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TAN vs.


Petitioner Annie Tan, doing business under the name and style AJ & T Trading, leased a portion of the ground floor
of her building, more specifically described as Stall No. 623, Carvajal Street, Binondo, Manila, in favor of Bloomberry
Export Manufacturing, Inc. The lease was for a period of five years starting on February 17, 1995 and ending on
February 17, 2000, at a monthly rental of P20,000 for the first three years. For several alleged violations of the lease
contract, petitioners filed against private respondent a complaint for ejectment. As its rental payment was refused
by petitioner, private respondent instituted on July 13, 1995 a case for consignation. The Court ordered the dismissal
of the complaint of petitioner.

On appeal, the Regional Trial Court (RTC) of Manilaaffirmed the MTC Decision.

Respondent Court related the incidents that ensued, as follows: xxx [F]rom the Decision of the [RTC] dated July 18,
1996, [petitioner] filed a Motion for Reconsideration of the aforesaid decision. The Motion for Reconsideration
did not contain any notice of hearing as required under Section 5, Rule 15 of the Revised Rules of Court.

The Court of Appeals held that the trial court acted with grave abuse of discretion in setting for hearing petitioners
Motion for Reconsideration, notwithstanding the fact that said Motion contained no notice of hearing.

Whether the omission of a notice of hearing of a motion for reconsideration filed with the trial court is a fatal defect
which did not stop the running of the period to appeal, thus rendering the assailed decision final and executory

Sections 4 and 5 of Rule 15 of the Rules of Court read:

SEC. 4. Hearing of motion. Except for motions which the court may act upon without prejudicing the rights of the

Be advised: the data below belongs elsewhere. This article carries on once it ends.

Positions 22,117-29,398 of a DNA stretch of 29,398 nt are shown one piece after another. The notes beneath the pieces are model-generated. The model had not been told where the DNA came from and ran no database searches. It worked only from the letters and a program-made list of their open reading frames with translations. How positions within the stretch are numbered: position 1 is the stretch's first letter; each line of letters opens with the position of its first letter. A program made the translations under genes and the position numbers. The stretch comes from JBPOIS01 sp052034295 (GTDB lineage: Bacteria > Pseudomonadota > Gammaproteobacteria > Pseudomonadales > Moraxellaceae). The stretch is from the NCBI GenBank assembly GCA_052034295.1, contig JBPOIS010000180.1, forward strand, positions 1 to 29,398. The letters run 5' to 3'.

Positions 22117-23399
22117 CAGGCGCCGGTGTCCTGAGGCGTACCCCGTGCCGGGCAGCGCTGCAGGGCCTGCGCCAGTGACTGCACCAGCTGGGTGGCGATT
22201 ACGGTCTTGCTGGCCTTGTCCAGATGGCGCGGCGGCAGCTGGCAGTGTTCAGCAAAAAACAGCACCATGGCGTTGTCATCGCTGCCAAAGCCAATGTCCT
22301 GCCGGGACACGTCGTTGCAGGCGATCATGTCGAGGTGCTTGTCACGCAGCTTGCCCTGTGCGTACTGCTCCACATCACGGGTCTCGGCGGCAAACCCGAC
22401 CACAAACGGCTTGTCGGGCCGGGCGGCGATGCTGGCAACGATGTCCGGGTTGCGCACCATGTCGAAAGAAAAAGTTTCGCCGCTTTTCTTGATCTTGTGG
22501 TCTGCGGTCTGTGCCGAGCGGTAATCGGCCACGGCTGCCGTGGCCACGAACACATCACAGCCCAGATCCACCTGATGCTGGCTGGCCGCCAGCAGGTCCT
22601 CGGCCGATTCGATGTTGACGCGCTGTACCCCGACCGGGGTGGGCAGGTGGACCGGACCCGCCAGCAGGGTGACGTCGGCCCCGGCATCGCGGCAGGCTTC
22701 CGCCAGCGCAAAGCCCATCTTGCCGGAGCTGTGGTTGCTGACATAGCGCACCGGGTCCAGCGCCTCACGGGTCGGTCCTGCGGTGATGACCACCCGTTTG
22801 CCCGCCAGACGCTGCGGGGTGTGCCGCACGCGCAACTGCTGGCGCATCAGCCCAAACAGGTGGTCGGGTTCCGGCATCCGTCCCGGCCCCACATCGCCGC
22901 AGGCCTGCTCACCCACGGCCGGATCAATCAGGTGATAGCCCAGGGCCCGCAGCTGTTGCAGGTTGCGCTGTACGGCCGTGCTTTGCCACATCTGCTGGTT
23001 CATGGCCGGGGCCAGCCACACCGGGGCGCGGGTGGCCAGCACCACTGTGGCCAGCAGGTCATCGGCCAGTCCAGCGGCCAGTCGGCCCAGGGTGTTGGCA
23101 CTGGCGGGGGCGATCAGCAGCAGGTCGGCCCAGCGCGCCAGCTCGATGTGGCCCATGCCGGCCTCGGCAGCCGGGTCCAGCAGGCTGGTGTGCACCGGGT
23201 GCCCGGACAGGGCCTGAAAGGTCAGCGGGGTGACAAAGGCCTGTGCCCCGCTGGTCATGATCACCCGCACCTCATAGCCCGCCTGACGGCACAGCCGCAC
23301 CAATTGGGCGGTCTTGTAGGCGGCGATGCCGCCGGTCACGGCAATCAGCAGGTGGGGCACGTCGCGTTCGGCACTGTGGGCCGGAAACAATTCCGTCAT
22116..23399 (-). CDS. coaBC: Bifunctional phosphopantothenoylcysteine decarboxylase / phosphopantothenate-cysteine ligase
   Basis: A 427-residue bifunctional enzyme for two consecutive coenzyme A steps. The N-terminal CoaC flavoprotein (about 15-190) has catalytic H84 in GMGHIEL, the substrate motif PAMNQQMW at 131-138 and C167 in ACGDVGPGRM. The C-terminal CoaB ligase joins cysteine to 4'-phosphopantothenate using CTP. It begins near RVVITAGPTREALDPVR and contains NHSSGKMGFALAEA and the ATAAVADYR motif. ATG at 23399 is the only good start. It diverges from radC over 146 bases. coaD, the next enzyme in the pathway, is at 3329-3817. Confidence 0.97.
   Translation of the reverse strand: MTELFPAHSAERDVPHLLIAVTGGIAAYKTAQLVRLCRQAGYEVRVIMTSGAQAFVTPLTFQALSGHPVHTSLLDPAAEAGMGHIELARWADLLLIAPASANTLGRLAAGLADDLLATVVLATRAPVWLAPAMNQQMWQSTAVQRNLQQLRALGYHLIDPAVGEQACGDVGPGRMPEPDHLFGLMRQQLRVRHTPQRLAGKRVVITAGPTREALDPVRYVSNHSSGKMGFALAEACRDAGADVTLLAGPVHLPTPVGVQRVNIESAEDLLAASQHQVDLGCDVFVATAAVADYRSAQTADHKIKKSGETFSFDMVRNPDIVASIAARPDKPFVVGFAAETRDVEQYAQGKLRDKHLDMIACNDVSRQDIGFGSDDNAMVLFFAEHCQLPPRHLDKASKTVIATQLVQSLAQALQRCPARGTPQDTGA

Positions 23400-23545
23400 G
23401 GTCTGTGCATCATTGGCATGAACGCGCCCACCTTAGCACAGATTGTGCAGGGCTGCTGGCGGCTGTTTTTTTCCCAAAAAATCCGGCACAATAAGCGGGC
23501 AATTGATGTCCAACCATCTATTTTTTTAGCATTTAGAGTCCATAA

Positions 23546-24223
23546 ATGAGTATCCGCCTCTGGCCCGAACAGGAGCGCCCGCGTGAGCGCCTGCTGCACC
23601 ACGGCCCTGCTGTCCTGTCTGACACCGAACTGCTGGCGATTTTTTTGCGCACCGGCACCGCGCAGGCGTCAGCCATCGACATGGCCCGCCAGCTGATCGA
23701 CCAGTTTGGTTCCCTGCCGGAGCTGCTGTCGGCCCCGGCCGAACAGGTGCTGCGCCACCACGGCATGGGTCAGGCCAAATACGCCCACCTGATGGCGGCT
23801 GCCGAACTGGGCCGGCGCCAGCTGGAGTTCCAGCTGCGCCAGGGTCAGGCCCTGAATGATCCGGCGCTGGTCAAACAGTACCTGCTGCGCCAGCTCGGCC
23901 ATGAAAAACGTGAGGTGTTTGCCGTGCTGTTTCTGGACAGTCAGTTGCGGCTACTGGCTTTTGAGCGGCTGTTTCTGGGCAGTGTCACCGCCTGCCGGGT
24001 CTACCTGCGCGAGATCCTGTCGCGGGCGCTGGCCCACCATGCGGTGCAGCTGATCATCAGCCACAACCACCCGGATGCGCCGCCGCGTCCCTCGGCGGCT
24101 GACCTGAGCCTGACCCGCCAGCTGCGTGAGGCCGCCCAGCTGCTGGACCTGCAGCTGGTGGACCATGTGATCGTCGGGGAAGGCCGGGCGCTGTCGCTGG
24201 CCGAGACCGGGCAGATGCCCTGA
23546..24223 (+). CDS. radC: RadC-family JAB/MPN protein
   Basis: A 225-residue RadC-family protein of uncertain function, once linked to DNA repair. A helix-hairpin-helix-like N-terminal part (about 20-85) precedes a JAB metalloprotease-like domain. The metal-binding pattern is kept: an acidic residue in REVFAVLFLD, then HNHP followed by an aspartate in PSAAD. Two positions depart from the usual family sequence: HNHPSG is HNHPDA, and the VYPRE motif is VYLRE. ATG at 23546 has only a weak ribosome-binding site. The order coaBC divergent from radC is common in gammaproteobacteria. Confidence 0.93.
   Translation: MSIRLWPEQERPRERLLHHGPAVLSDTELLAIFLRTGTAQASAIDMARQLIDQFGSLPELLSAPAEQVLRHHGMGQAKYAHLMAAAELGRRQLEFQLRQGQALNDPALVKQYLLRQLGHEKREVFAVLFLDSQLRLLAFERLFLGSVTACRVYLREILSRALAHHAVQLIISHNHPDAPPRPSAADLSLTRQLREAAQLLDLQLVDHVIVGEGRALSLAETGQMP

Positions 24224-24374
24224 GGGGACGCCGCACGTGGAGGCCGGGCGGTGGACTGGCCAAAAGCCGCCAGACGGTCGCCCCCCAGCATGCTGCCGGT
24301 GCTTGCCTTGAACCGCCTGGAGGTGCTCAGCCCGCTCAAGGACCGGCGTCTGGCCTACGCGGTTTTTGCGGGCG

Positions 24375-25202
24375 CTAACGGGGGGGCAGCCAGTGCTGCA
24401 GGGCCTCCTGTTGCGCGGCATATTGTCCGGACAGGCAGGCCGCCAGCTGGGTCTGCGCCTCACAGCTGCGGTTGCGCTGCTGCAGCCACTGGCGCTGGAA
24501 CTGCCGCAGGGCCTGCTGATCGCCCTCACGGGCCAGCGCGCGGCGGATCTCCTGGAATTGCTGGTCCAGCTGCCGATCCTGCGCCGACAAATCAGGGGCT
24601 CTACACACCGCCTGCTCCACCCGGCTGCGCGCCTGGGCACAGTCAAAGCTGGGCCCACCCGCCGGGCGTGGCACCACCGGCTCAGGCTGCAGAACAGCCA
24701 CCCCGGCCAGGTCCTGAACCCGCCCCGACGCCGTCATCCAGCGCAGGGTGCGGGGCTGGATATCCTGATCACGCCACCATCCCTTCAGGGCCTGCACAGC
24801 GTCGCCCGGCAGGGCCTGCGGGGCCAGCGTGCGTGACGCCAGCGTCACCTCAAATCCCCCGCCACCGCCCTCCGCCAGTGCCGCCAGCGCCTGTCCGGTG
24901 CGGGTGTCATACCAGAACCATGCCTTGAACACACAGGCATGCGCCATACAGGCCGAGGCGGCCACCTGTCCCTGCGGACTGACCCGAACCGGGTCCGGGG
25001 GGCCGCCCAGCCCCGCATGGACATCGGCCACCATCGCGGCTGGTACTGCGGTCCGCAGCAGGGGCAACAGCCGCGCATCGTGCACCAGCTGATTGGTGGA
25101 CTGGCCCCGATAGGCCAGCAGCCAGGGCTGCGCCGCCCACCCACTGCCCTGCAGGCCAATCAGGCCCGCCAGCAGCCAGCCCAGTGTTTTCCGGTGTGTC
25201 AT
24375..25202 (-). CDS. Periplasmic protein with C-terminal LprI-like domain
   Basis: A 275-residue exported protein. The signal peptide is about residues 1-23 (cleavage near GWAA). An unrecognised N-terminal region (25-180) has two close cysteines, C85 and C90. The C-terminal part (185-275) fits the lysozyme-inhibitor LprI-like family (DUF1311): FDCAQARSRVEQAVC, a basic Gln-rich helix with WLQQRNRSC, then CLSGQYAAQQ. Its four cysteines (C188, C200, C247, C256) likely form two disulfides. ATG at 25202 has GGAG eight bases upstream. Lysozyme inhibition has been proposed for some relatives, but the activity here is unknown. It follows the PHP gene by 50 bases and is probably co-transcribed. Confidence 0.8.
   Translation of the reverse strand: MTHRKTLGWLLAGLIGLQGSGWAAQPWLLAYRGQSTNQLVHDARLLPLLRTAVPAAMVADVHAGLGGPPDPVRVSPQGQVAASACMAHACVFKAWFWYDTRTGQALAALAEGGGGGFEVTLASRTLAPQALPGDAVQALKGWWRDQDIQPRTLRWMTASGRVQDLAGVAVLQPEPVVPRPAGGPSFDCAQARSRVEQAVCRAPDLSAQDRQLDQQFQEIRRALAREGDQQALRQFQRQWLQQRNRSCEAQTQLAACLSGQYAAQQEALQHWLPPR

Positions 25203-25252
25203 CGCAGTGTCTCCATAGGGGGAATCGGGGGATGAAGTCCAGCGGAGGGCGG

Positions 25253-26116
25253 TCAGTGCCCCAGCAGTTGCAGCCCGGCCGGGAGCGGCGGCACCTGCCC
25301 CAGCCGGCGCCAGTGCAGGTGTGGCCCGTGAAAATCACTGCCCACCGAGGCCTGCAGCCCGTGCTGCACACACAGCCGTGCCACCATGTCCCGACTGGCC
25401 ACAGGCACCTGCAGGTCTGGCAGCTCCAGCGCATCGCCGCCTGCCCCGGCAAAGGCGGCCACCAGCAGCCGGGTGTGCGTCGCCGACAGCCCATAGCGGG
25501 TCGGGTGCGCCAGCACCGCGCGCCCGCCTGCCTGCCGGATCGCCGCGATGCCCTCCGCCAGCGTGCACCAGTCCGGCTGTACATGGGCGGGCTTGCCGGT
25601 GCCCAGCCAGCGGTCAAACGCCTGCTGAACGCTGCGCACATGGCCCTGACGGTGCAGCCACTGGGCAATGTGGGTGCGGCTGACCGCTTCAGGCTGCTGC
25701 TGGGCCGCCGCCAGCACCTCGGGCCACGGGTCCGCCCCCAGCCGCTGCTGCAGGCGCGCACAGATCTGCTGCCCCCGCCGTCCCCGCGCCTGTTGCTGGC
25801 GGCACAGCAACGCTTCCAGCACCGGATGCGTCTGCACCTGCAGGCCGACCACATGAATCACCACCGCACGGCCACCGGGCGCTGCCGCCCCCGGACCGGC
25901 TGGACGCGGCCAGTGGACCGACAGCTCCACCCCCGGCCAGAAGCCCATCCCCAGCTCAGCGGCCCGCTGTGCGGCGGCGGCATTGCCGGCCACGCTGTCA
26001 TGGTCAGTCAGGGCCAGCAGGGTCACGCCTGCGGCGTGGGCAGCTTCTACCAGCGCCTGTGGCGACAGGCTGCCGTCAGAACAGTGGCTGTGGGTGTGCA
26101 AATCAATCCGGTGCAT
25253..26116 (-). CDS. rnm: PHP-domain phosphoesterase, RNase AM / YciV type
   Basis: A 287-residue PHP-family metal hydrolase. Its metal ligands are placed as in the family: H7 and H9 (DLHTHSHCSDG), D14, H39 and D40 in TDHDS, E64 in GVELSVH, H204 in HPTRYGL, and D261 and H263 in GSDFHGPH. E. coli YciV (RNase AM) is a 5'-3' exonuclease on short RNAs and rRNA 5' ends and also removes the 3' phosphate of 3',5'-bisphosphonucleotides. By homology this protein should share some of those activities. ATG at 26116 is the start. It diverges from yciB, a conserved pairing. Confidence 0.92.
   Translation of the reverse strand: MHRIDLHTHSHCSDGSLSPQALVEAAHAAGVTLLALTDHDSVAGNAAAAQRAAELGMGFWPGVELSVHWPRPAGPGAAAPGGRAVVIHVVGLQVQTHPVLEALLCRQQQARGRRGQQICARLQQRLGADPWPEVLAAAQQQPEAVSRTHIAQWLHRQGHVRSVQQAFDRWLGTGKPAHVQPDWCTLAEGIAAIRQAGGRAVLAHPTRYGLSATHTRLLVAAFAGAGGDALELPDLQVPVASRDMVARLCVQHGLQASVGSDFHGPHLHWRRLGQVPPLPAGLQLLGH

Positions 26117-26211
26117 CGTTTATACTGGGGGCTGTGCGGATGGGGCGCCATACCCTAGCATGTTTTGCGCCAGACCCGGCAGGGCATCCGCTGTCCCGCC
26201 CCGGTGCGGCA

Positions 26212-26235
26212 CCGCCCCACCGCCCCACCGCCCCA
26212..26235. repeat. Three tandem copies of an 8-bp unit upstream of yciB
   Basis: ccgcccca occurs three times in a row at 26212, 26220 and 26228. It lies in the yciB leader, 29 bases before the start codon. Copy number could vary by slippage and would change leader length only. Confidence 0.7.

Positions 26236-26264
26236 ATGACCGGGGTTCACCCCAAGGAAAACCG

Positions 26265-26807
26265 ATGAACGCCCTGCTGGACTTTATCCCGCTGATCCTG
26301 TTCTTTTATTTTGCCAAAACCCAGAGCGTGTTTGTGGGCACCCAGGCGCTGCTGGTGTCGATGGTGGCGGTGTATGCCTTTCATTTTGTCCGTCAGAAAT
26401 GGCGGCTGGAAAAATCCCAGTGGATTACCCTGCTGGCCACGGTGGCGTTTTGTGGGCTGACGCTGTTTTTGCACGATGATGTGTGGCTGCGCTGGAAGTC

adverse party, every written motion shall be set for hearing by the applicant.

Every written motion required to be heard and the notice of the hearing thereof shall be served in such a manner
as to ensure its receipt by the other party at least three (3) days before the date of hearing, unless the court for
good cause sets the hearing on shorter notice.(4a)

SEC. 5. Notice of hearing. The notice of hearing shall be addressed to all parties concerned, and shall specify the
time and date of the hearing which must not be later than ten (10) days after the filing of the motion.(5a)

Under Sections 4 and 5 of Rule 15 of the Rules of Court, a motion is required to be accompanied by a notice of
hearing which must be served by the applicant on all parties concerned at least three (3) days before the hearing
thereof. Section 6 of the same rule commands that (n)o motion shall be acted upon by the Court, without proof of
service of the notice thereof xxx. It is therefore patent that the motion for reconsideration in question is fatally
defective for it did not contain any notice of hearing. We have already consistently held in a number of cases that
the requirements of Sections 4, 5 and 6 of Rules 15 of the Rules of Court are mandatory and that failure to comply
with the same is fatal to movants cause.

A motion without notice of hearing is a mere scrap of paper. It does not toll the running of the period of appeal. This
requirement of notice of hearing equally applies to a motion for reconsideration. Without such notice, the motion is
pro forma. And a pro forma motion for reconsideration does not suspend the running of the period to appeal.

The notice shall be directed to the parties concerned, and shall state the time and place for the hearing of the
motion, are mandatory. If not religiously complied with, they render the motion pro forma. As such the motion is
a useless piece of paper that will not toll the running of the prescriptive period.